A plague epidemic in Madagascar has killed 124 people since August in an outbreak that has hit the island's two main cities the hardest, the authorities said.
Plague is endemic in Madagascar, but the outbreak that has caused 1,192 suspected cases since August is especially worrying because it started earlier in the season than usual and has hit urban, rather than rural areas.
Its symptoms are flu-like - fever, chills, body aches, nausea, vomiting, and swelling of the lymph nodes in the groin, neck or armpits.
There are three major types of plague: bubonic, septicemic, and pneumonic. Two-thirds of the cases are of the pneumonic plague.
Pneumonic, the most lethal form has broken out in Madagascar. Highly contagious, it is transmitted from person to person often by coughing. If untreated, it has a fatality rate close to 100 percent and can be fatal within 24 hours of being contracted.
Bubonic plague is spread by fleas or rodents to humans and can spread to a person's lungs. About 10 percent of bubonic plague cases develop to become pneumonic.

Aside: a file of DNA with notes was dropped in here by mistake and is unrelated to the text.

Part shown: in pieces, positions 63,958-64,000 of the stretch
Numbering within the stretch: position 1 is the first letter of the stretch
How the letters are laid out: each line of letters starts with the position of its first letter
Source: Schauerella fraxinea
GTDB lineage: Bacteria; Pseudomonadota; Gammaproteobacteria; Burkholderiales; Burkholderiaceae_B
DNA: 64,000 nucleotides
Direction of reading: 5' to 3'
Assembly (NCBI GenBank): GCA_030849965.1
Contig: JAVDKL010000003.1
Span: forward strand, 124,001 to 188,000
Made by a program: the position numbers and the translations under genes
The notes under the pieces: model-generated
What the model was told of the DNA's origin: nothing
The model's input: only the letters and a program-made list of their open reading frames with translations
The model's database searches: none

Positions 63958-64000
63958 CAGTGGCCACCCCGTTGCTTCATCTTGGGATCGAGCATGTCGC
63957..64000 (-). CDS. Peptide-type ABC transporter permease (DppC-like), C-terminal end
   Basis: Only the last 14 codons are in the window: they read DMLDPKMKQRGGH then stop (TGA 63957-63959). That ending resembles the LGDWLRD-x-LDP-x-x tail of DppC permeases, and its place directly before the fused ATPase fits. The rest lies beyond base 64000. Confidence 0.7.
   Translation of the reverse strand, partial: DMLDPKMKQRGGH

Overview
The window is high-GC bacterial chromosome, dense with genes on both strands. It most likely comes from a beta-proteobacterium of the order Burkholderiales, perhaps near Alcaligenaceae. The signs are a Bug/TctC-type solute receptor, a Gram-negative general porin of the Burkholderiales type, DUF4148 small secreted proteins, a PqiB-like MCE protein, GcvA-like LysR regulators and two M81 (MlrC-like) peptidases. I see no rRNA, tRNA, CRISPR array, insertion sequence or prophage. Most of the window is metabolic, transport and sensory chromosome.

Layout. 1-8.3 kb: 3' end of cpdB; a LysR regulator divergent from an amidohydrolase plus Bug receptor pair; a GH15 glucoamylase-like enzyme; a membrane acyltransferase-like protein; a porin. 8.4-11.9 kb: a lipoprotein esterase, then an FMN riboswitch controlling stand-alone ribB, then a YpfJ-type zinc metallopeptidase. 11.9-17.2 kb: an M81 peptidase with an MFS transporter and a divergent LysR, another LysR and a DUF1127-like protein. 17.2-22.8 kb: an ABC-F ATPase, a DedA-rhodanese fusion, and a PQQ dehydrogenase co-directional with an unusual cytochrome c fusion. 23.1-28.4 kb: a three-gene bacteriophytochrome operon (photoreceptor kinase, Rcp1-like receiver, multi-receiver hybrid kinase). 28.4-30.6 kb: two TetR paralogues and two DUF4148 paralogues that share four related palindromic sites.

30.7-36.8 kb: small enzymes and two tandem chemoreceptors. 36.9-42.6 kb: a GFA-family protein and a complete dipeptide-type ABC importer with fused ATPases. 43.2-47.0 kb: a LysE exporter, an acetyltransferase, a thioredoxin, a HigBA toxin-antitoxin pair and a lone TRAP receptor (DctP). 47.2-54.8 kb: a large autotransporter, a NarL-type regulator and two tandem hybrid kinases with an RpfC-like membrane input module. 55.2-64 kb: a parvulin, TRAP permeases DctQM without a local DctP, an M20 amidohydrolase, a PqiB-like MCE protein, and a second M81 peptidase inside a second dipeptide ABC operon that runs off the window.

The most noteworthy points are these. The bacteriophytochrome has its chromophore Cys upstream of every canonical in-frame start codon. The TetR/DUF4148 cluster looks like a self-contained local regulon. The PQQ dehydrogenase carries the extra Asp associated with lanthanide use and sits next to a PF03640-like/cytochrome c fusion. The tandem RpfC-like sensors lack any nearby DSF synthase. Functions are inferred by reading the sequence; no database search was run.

The third strain septicemic, when the infection spreads through the bloodstream. This could happen from flea bites or if the bacteria enters through a cut on a person's skin.
"The total number of cases (1,192) is already three times higher than the average annual total," the National Office for Risk and Disaster Management said in a report on Wednesday.
Last week, a World Health Organization report said the death toll stood at 94.
The capital Antananarivo and Toamasina, the two largest cities in Madagascar, an island in the Indian Ocean, were the most affected, with 55 percent of cases recorded there.
To date 54 medical staff have been infected, it said.
The report said that of an estimated $9.5m in aid needed to counter the epidemic, only $3m has been raised.